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Kris Williams, part-time ghost hunter and genealogist, shares her thoughts on the Titanic voyage.

The Titanic: Last Port of Call

One of the best parts about my job is how often I come in contact with historic locations. Most of these places I never dreamed I’d be fortunate enough to see outside the pages of a history book. Twice, in the last five years, I have had the opportunity to work with artifacts and locations that were directly linked to the Titanic. My first experience with this infamous ship came when I was brought in to work with artifacts that were recovered from the wreck. These pieces, collected from the ocean floor, were believed to be haunted by those who died in the disaster. I will be the first to say that I nerded out a bit over the opportunity. My second encounter with the Titanic came when I was sent to a little seaport town called Cove for work.

In November of 2010, I had found myself in southern Ireland boarding a small fishing boat. We were headed out to work for the night on an island just off the coast of Cove. Once aboard, I noticed this old, rotting pier that jetted out into the water in front of a yellow, weather-beaten building. This building displayed a sign that read, “Titanic Bar Restaurant” and sat adjacent to our pier. After asking one of the locals with us, I learned that Cove, once known as Queenstown, was the last port of call for the Titanic.

On April 11, 1912, 123 passengers used that old, rotting pier to board the Titanic before it headed out for its ill-fated, maiden voyage. Three days later, just before midnight on April 14, the Titanic struck an iceberg in the North Atlantic. Within a few hours, in the early morning of April 15, this enormous ship sank, taking with it 1,517 out of the 2,228 lives on board. Out of the 123 passengers who boarded in Cove, only 44 would survive.

A century later, the Titanic is still considered one of the greatest maritime disasters in history. We all know about the disaster and the number of people who died, but who were the men, women and children that made up those figures? With help from the new Titanic Collection on, we are now able to get a better look at who these passengers and crewmembers were. Through this collection of scanned original passenger lists, crew records, fatality reports and coroner’s records the passengers become more then just a number. Becoming aware of the passengers personal details makes this event less about cold statistics. It makes us turn our attention to what made the Titanic such a historic tragedy; the large loss of life.

I will never forget the sadness I felt while looking at that timeworn pier in Cove. I could imagine the people waiting, excited to board the enormous luxury liner that was believed to be unsinkable. The whole town must have turned out; thrilled to welcome this massive history making ship to their seaport. I also found it difficult to shake the eerie feeling I got as we set out on our little boat. For some, on April 11, 1912, this same colorful seaport skyline would be the last town they’d set their feet and eyes on.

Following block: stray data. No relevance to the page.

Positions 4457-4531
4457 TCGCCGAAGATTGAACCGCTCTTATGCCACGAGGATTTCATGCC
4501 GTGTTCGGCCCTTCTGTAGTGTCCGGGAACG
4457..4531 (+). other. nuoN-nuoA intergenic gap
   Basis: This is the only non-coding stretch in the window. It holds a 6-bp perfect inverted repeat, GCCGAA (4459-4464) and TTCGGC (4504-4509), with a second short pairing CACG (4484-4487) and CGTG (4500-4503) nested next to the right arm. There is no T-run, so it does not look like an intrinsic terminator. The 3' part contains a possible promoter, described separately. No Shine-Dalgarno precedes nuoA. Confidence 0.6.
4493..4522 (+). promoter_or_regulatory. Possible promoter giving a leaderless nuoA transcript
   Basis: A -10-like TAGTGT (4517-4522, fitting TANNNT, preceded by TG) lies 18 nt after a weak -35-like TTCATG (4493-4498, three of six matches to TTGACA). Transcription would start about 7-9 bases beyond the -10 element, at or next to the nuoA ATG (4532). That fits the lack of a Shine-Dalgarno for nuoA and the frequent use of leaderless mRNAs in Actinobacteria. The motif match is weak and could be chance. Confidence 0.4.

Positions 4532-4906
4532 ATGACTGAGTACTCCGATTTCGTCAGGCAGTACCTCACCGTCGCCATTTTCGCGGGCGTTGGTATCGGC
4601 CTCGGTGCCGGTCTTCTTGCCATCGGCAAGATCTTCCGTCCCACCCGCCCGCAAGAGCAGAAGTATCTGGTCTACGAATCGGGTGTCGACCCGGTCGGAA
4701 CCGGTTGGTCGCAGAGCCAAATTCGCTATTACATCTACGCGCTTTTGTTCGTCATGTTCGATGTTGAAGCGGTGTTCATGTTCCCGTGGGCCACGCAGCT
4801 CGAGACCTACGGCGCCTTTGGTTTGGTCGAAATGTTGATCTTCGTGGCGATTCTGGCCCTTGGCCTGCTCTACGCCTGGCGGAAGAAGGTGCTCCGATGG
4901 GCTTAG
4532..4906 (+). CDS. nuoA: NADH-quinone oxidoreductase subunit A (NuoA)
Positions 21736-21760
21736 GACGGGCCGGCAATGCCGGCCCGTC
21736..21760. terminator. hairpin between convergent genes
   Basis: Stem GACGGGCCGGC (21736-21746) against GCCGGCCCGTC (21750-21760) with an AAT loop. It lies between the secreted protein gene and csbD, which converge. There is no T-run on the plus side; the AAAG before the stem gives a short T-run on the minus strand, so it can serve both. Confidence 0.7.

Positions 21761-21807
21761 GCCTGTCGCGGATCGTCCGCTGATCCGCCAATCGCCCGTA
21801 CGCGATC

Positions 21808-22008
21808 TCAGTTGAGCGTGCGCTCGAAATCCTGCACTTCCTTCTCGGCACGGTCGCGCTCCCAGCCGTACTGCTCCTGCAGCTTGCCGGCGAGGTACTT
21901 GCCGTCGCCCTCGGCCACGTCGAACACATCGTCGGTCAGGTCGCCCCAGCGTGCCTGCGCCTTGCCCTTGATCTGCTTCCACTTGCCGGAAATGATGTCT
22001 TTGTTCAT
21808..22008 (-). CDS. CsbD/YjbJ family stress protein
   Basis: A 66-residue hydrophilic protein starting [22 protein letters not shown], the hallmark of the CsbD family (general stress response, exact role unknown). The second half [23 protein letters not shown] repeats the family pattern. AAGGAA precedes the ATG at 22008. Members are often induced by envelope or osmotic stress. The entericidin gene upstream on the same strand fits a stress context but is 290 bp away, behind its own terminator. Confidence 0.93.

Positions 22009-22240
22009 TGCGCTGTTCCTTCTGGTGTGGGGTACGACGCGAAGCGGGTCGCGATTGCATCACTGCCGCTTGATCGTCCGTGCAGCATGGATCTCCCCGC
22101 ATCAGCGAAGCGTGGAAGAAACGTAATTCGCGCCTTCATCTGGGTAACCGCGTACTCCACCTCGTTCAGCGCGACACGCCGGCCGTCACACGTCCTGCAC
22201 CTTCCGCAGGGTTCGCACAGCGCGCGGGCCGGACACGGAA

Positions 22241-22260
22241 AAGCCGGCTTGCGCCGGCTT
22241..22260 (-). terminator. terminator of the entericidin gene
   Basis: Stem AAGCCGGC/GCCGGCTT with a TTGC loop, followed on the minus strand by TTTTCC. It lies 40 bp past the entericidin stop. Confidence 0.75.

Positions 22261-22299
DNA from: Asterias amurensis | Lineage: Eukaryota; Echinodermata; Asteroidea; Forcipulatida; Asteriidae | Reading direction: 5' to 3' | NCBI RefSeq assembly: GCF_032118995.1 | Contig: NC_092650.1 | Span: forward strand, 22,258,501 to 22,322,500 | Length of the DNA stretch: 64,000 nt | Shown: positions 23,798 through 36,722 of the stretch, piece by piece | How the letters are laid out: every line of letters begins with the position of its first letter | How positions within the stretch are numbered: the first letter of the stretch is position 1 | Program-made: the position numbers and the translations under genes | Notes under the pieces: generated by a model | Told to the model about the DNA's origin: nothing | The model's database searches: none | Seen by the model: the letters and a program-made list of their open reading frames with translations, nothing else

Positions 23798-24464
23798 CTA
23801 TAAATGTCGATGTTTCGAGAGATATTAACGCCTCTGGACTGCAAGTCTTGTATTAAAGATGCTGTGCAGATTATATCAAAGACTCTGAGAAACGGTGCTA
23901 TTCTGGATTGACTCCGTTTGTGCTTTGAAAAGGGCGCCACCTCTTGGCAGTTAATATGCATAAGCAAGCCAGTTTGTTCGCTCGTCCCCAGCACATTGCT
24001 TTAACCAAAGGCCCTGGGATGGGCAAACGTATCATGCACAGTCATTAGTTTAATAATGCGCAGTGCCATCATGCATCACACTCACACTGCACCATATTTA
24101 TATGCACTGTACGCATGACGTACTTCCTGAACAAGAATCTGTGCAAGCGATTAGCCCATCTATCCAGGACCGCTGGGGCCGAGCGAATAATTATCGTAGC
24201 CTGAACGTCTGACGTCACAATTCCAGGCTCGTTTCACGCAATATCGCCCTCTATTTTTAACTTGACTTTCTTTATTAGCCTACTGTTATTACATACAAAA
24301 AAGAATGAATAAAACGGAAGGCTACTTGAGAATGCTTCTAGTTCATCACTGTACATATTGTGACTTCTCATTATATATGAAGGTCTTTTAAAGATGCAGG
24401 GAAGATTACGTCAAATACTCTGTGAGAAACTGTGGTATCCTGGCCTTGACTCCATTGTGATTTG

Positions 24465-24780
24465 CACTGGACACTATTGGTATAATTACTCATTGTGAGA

By Kris Williams
Twitter: @KrisWilliams81

Kris Williams Discusses the Importance of the 1940 U.S. Census

Kris Williams, an user and genealogy fan since she was just 11 years-old, talks about one of her first experiences with the paranormal while doing some genealogy work in an old graveyard.

Movers and shakers who forged the way on Who Do You Think You Are?

On last night’s episode of Who Do You Think You Are? award-winning actress Helen Hunt uncovered the stories in her dad’s family tree. She knew little about his family; her dad’s mother died when he was just five years old. But Helen’s goal to unlock the past and share it with her own daughter persevered. First stop – census records that directed her to California and ultimately the Gold Rush, where Helen’s great-grandfather staked his claim. But the gold he found was a little more green as he built the foundation of a financial institution that still stands today.

And the inspiration kept coming. Next Helen traveled across the country to Maine to learn more about a great-great-grandmother. Following her through historical records, Helen discovered this powerful woman paved the way for women’s suffrage – even casting a ballot herself. is a sponsor of Who Do You Think You Are? airing Fridays at 8/7c on NBC. Watch Helen’s episode online here.

Every family tree is full of inspiration, yours included, even if your own family’s story never made it into a history book. You can rest assured that the sacrifices they made and the struggles they endured helped forge a more welcoming path for each of us. And the best part? Now you get to follow their trail, uncover their journeys and come face to face with history all over again.